It is now well evidenced that spending time outdoors can be therapeutic for both our physical and mental health. Over the last five years especially, there has been a tsunami of research about therapeutic outdoor experiences covering everything from walking, to mindfulness, to gardening, to working with animals, to surfing, to Forest Bathing to wilderness travel.
But really, most of us don’t need the research - the only evidence we require is our own personal experience. Anyone who spends time outdoors knows it's therapeutic. No-brainer.
So we know outdoor experiences heal us - whether we trust our own experience or head to the University library to drown in the formal evidence. But why do they heal us? How does it work? What is it about being outdoors that is therapeutic?
This article is the first in a series that offers some ideas to respond to these questions, based on my own professional practice over the years. Some of them are more flaky than others, so please do comment if you can help!
Before we go any further though, let’s be clear about one thing: the reasons why nature heals are complex! And this, in fact, is the first way that being outdoors is therapeutic.
We are complex living beings, living in a web of other complex living beings. Moving inwards, we depend on other webs of complexity living inside us, which maintain our skin, digestion, immunity and many other organs and functions essential for our survival. Deeper still, we enter a web of molecules, atoms and sub-atomic particles. All connected.
Moving outwards, we find the web we depend on for air, water, food, fuel… actually everything - extends out even beyond the atmosphere of our planet. Sunlight ultimately powers everything. Our tides - in fact our own reproductive systems - depend on the gravitational pull of the moon. Our planet is held within liveable limits by the neighbours in its solar system. And on to the stars and planets beyond our own corner of the Universe, to the Universe itself.’We are starlight, we are golden’ (thanks Joni). All connected.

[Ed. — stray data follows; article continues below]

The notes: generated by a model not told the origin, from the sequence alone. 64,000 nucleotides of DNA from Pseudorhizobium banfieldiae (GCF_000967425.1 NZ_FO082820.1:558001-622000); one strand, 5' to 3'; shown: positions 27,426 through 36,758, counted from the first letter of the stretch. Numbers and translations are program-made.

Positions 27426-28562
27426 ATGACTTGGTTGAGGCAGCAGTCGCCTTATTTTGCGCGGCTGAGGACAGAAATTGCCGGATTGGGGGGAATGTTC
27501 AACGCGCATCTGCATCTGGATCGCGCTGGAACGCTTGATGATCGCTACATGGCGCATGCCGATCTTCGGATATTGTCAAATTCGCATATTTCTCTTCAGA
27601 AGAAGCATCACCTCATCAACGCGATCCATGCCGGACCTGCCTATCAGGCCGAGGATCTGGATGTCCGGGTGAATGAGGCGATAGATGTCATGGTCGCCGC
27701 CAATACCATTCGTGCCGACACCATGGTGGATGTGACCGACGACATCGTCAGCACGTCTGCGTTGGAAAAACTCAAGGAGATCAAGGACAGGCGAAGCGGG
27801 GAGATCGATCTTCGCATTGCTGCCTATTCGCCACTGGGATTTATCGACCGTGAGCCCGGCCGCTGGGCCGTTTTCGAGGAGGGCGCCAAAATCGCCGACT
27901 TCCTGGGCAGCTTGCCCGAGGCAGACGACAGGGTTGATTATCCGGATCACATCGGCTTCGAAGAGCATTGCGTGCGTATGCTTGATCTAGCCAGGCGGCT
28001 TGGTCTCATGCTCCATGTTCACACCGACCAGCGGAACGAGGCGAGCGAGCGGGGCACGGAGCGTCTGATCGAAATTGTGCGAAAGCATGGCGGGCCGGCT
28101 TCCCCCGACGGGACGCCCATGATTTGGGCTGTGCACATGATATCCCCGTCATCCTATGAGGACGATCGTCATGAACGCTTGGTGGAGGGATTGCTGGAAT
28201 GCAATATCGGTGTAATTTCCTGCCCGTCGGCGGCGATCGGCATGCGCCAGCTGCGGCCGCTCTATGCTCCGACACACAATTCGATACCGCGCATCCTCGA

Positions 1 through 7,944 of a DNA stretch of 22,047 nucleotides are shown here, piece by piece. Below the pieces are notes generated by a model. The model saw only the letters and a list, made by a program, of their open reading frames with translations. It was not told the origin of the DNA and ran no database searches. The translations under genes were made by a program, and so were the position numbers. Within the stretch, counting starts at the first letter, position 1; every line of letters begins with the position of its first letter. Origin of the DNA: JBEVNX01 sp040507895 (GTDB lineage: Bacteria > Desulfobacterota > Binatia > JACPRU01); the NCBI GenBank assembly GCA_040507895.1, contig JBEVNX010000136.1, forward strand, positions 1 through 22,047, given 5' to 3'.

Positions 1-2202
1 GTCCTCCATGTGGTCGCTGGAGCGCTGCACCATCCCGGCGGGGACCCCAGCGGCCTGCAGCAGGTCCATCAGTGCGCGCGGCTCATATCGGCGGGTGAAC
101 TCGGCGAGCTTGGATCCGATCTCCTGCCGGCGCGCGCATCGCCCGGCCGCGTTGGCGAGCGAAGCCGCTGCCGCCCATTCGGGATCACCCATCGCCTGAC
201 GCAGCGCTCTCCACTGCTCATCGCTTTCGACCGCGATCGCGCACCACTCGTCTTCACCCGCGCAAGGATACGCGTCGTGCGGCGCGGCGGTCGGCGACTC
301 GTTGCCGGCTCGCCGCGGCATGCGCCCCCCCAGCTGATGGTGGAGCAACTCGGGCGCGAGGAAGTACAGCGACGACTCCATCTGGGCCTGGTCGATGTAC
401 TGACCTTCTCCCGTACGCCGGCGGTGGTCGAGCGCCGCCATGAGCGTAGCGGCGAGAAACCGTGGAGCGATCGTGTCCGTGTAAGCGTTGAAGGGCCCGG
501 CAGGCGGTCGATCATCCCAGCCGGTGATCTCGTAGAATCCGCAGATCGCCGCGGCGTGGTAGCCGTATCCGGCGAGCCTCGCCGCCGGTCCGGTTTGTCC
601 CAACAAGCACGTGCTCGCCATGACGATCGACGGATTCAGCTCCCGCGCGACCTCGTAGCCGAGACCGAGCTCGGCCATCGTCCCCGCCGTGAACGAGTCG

Whichever way you go, it’s webs all the way.
But what is a web? If you imagine that each living being is a knot in the web, then what are the strands? They are the processes which connect all living things together (often themselves made up of other webs of living things and processes). The processes that balance oxygen in the air, that create fresh water through the evaporation of the oceans, that pollinate the plants we eat, which also feed the animals (some of us) eat, that provide carbon dioxide for the trees - which in turn balance oxygen in the air. And so on… and on, and indeed on.
So we are held in webs and these webs are made of processes that connect everything together.
Douglas Adams, the author of the Hitch Hiker’s Guide to the Galaxy wrote about a special device called a Total Perspective Vortex. If you went inside the device, you were given a momentary insight into the infinite connectivity of the Universe. This experience was lethal. Such complexity is too much for the human intellect to comprehend.
But… it is not too much for the human body to comprehend. And this is where I get to the point.
Spending time outdoors in environments where we can more directly experience ourselves as part of the web that sustains us, makes us feel safe. It makes us feel secure, calm and aware that there are systems and processes at work that want us to thrive. For most of us these feelings will be unconscious (we won’t be aware of them) or at least subconscious (we’ll be aware of something but not able to quite pin-point what it is). What we are consciously aware of though, is that we feel better.
The word ‘heal’ has its etymological root in the Old English word (from Germanic origin), Hǣlen. This means ‘whole’ in the sense of ‘to restore to sound health’. So experiencing ourself as part of our vast and infinite ‘whole’ web of life literally restores us to sound health.
Only healing the whole will heal the individual
Finally, we should make a distinction between actually being part of a complex living web - and thinking that we are, or, in fact, are not. Biologically we are part of such a web. If you hold your breath for half an hour you can test this out for yourself. However, psychologically we - in our dominant industrial growth culture at least - persist in believing we are not part of such a web. And we live accordingly, actively and knowingly destroying almost everyone of its processes, to the detriment of all its dependents. Including ourselves.
This is why the healing effect of outdoor experiences is also a profoundly powerful way of encouraging us to live more sustainably. Physical, sensory outdoor experiences work on us, often in ways that we can hardly perceive at the time, so that what we think we are, comes to match what we actually are - living beings dependent on a vast web of other living beings and all the relationships that connect everything together.
Article #2 in the series takes a look at the idea of evolutionary memory.
With special thanks to Dan Simperingham for spotting the title.
Photo: Jeremy Thomas / Unsplash